Talk about a loaded title! Perhaps it is a bit of an uncomfortable subject, but I was looking forward to having this resource for my church library. While I'm glad to see more and more resources available for men who struggle with sexual sin, their suffering wives have not had much available to them. And I have had more friends than I'd like to number who have been in this painful struggle-When Your Husband is Addicted to Pornography. Of course, the gospel can minister to even this tragedy, but I was eager to have a resource to share.

First I want to say that I really appreciated the clarity in the introduction. The book is not a manual on how to fix your husband. It is also more specifically geared for encountering the first level of sexual addiction, which is pornography (and acts associated with it). While Tiede does address affairs and other forms of sexual perversion in the book, her main aim is to minister specifically to the women of her title.

This was an emotional read for me. I seriously had a bit of a breakdown about 25% of the way through the book because Tiede really touches on the pain that these women go through. She can identify with them because she went through it herself. In addition, the book is peppered with quotes from numerous women that she has interviewed. Their words reveal the raw anguish a woman goes through in this trial, along with true hope in Christ. The loss of trust, the fear, lies, wrestling with constant suspicion, and rejection are but a few of the topics addressed in this book. It is pretty heavy. But someone experiencing these very heartaches in their marriage will be comforted to have other voices that have been through similar experiences, and can point them to the One Comfort that they will always have--Christ is with us in our joy and in our pain. He is sufficient. By pointing the reader to their greater need, Vickie Teide is able to show that this trial can produce a good kind of suffering:

"Good suffering...reduces you to a point of being completely ineffective in your own efforts and old patterns of coping and requires dependence on God" (29).

"When the thing you desire more than anything else is to be close to God, you won't place demands on your husband to meet your needs" (30).

She reminds the reader over and over that her husband's choices do not affect God's ability to meet her needs. God is the one that we place our trust in above all, and he is faithful.

Tiede also delivers some hard words in love. Dealing with a husband caught in such a serious sin can cause a wife to become self-righteous. I loved her illustration of trials being like a magnified mirror into our own hearts. Often our own sinful hearts are revealed when we are sinned against. The reader is gently nudged:

"It might be very difficult to admit this, but if your husband has taken responsibility for his addiction and has shown sincere remorse, he may be better able to walk in freedom from his pornography addiction than from your disapproval and judgment. I'm just asking you to think about it" (193-194).

So in many ways, I found this book helpful for a friend or a counselor who would want to better understand what their suffering friend may be going through. It also would be beneficial for husbands to really see the consequences of this sin.

I can't imagine how difficult this book was to write. Tiede does a great job relating to the reader, while not demonizing or even demeaning offending men. Her tone is more like a friend helping you grieve and grow through the journey, rather than give you all the answers. These are all great strengths. But I did find myself having some imaginary conversations with the author while reading. I don't want to come off as a theological curmudgeon, because I appreciate the intent and passion of this author and the labor of love that is evident in her book. But I want to be honest with some caveats.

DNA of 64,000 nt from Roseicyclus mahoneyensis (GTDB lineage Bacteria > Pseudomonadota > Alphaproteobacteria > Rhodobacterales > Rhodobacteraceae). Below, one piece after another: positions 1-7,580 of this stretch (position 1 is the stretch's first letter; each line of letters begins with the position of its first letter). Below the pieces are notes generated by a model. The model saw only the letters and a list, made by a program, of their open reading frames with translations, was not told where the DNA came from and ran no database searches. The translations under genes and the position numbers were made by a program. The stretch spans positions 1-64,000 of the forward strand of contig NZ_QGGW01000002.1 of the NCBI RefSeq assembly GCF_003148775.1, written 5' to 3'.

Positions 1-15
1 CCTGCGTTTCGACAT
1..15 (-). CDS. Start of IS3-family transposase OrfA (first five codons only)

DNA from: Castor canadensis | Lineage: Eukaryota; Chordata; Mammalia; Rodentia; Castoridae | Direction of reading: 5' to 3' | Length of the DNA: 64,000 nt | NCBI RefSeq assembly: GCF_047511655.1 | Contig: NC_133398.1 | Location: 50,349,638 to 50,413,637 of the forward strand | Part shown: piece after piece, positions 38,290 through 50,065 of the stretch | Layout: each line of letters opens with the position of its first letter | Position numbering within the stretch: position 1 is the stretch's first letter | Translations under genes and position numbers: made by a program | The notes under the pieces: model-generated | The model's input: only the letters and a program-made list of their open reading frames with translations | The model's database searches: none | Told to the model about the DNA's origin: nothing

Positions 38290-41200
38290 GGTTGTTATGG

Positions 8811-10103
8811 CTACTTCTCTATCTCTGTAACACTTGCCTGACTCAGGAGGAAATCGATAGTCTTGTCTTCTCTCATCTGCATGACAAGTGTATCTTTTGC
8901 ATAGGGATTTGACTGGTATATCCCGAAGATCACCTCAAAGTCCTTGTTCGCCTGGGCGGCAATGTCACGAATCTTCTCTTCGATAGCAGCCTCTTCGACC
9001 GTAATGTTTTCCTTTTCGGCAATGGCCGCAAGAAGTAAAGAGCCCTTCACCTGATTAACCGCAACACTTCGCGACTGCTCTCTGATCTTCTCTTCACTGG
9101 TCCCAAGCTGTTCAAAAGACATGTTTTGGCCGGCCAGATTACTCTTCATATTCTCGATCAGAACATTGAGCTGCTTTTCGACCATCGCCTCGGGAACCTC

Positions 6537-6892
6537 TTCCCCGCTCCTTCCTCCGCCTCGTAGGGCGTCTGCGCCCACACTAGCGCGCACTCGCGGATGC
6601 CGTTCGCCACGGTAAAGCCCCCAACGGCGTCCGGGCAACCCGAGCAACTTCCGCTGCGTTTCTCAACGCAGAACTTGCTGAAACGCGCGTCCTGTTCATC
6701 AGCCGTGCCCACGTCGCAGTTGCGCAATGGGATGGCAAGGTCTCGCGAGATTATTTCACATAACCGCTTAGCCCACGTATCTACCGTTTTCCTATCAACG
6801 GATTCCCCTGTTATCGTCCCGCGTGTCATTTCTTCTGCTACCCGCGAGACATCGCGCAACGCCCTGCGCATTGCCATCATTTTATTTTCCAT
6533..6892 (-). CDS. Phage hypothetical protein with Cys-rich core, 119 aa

While The Message may be helpful as a commentary for some, I cringe when it is actually used as a Bible translation. It's used at least four times in the book. Here is one example where I think it clearly effects the meaning of the passage:

"Matthew 5:1-4 in The Message paints a beautiful picture of Jesus' message to you as you grieve your losses: 'You're blessed when you're at the end of your rope. With less of you there is more of God and his rule. You're blessed when you feel you've lost what is most dear to you. Only then can you be embraced by the One most dear to you'" (23).

The beatitudes are not about Jesus' message to me as I grieve my losses, but rather the beatific vision of Christ himself. While the above "translation" may have a good message, I think it takes away the power of Christ being the One who was truly poor in Spirit and in mourning on the count of our sin.

There were some more instances where I felt like the focus was more subjective and inward rather than focusing on Christ's work on our behalf. Sometimes the reader is asked to listen to God in prayer and record the truths that he brings to her heart. While the Holy Spirit surely leads us, I would want to teach from what we can objectively say from the authority of God's Word in Scripture. The heart can be deceitful, especially in a time of suffering like this. It can trick us into thinking we are hearing something from God that may really be our own sinful desires. God's Word in Scripture is sufficient to thoroughly equip us for our sanctification.

I struggle with the whole admonition to "surrender" things to the Lord. While I know that it is important not to try to control things on our own, which is what I think most mean when they say this, it can sound like another subjective area of obedience. How do we know when we've really surrendered enough? If I say that I surrender my anger to the Lord, and tomorrow I get angry again, what did I surrender before? You see, this language is placing me as the giver instead of the receiver. And in the covenant of grace, I am the receiver. So in her chapter on surrender, Tiede encourages the reader to surrender their guilt, control, fear, and anger to the Lord--to "release" it and "let go." That's the prayer we are encouraged to make. But I wished she would have emphasized more (because she does at different points in the book) here about how God dealt with these through Christ on the cross. We need the indicatives before the imperatives. The balloon analogy she gives of letting go and not holding onto the string to pull it back gives the picture of our fears and anger just floating away. But I know from other parts of the book that Tiede would agree that Christ took them to the cross, and our holding onto any control is an illusion in the first place.